Metformin and Your Thyroid


Receiving an autoimmune diagnosis can be challenging for the best of us. It can literally take years of searching for answers to seemingly unrelated symptoms to receive a diagnosis to confirm what’s wrong. However, conventional treatment of Hashimoto’s and other autoimmune diseases can leave little hope for improvement. Treatment for secondary conditions like type II diabetes can lead doctors to treat the symptoms and not the underlying root cause.  Metformin is one of the most commonly prescribed drugs for regulating blood sugar, but did you know that it can suppress TSH?  If your doctor is unaware of the connection, a change in your TSH level can result in him or her wanting to reduce the dose of your thyroid medication. So, if you are taking metformin and thyroid replacement for Hashimoto’s, the good news is that being informed of this very important detail will allow you to talk with your doctor with the goal in mind to not reduce your thyroid medication simply based a low TSH level that is likely being driven by metformin.

What is Metformin?

Metformin is a popular medication for patients with type II diabetes and polycystic ovary syndrome (PCOS). It is used for gestational diabetes also. It may be called Fortamet, Glucophage, Glucophage XR, Glumetza, and Riomet. Metformin helps regulate blood sugar and has been a favorite prescription in the United States since 1995. While it may be an appropriate medication for patients with Hashimoto’s and many conditions, it’s essential to note that it can lower TSH to below-normal levels.

Typically, doctors will test TSH only or TSH and Tr only, as opposed to testing TSH, Free T3, Free T4, Reverse T3, and thyroid antibodies.  In some cases, the TSH level may detect a thyroid problem, but not always.  The TSH is mainly a marker for pituitary function.  It is essential to test Free T3 and Free T4 levels before adjusting your medication, never on the TSH alone.  Your TSH level only shows you one piece of a larger picture. The TSH level is often influenced by other treatment you may be undergoing. Before being diagnosed with Hashimoto’s, I struggled with symptoms for years, and my TSH was in the “normal” range.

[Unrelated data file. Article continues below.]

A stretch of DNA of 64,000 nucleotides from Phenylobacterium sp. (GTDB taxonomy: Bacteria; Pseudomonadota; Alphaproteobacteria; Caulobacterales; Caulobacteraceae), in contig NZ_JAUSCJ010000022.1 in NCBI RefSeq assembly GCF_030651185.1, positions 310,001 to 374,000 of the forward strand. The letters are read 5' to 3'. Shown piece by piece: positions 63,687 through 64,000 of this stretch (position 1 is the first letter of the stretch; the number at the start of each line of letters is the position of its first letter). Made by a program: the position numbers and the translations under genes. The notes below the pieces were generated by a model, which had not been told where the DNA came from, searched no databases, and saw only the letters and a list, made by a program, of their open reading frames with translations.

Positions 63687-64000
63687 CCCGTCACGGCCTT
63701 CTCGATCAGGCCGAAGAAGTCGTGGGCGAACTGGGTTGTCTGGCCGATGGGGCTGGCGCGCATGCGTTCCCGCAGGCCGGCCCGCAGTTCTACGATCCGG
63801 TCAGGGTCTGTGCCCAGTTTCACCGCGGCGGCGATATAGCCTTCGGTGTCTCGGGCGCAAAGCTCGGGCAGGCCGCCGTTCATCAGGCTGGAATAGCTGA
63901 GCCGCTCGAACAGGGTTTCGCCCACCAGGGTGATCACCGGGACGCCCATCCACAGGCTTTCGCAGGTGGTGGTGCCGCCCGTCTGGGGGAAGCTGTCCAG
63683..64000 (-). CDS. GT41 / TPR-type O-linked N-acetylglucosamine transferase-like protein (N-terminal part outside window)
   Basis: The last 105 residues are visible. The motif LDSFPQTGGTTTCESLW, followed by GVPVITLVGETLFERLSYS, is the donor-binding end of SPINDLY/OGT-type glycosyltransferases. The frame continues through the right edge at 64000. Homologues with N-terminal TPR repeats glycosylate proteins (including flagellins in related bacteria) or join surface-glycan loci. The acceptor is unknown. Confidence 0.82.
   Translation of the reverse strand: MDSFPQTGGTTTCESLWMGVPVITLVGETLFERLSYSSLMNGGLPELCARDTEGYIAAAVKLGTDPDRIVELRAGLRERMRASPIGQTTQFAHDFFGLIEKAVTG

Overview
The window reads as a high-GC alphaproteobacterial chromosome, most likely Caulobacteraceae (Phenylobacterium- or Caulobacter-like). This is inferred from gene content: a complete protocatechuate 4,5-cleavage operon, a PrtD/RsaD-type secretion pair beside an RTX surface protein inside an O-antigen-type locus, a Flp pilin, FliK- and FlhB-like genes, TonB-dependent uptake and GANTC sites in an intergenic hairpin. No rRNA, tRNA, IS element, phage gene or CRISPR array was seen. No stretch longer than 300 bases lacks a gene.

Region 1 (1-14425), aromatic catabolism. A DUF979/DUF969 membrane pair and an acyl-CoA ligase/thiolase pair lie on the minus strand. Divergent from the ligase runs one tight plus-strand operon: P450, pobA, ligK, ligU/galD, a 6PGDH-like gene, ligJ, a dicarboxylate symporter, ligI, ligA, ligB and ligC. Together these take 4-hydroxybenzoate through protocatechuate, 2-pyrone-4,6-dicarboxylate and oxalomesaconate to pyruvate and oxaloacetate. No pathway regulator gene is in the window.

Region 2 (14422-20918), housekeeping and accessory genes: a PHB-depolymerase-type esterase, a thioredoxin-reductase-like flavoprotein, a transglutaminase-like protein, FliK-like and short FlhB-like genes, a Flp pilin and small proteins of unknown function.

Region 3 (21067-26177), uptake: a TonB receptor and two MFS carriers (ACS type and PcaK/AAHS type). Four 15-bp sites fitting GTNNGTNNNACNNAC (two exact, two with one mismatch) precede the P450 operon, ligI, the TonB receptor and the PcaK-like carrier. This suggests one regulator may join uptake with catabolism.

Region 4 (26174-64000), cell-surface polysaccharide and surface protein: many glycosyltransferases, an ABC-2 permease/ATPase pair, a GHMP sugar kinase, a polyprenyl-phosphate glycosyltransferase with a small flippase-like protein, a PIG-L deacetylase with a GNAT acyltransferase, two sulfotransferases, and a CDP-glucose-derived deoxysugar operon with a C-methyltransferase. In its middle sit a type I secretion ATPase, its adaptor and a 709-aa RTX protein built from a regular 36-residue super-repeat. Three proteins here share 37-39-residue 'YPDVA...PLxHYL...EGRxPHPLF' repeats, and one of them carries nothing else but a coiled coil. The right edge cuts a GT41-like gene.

You DO Have Control!

I’ve written in the past about the importance of requesting the correct labs for thyroid testing. I’ve worked hard to convince doctors who were my trusted colleagues and friends to consider testing more than just TSH and T4. Sadly, until you’ve lived with Hashimoto’s or another autoimmune condition, it can be hard to understand the frustration of “normal” lab work results when you know there is an imbalance in your body.  Thr truth is there is a significant difference between “normal,” and “optimal.”  We want optimal!   If your doctor doesn’t want to order a more comprehensive lab work panel, you’re not out of options! You have the choice to pay out of pocket and order these yourself, at minimal cost through labs such as this one.

An important part of daily living as a Hashi’s sister is knowing that you do have control. We all have days where we feel like our bodies have a mind of their own. Take time to record the symptoms you’re experiencing in these moments and listen to what your body is telling you. If you’ve received a test result that doesn’t reflect how you’re feeling, keep searching. I would never be where I am today if I would have just accepted my doctor’s diagnosis and treatment plan. Request copies of all of your medical records. Keep your labs in a notebook and don’t ever accept a verbal report of your results. This is how you detect subtle changes in your numbers over time.  This is very important.  Learn about the different thyroid hormones, and what they look like in terms of lab values when you’re at your best and your worst. Remember that Hashimoto’s is not a thyroid disease, but an autoimmune condition. It has an R&R pattern:  relapse and remit; and we often have more than one condition going on, like high blood sugar, high cholesterol, high blood pressure, or other autoimmune conditions.  By knowing your body well, you have the power to achieve optimal health and better quality of life no matter what your diagnosis.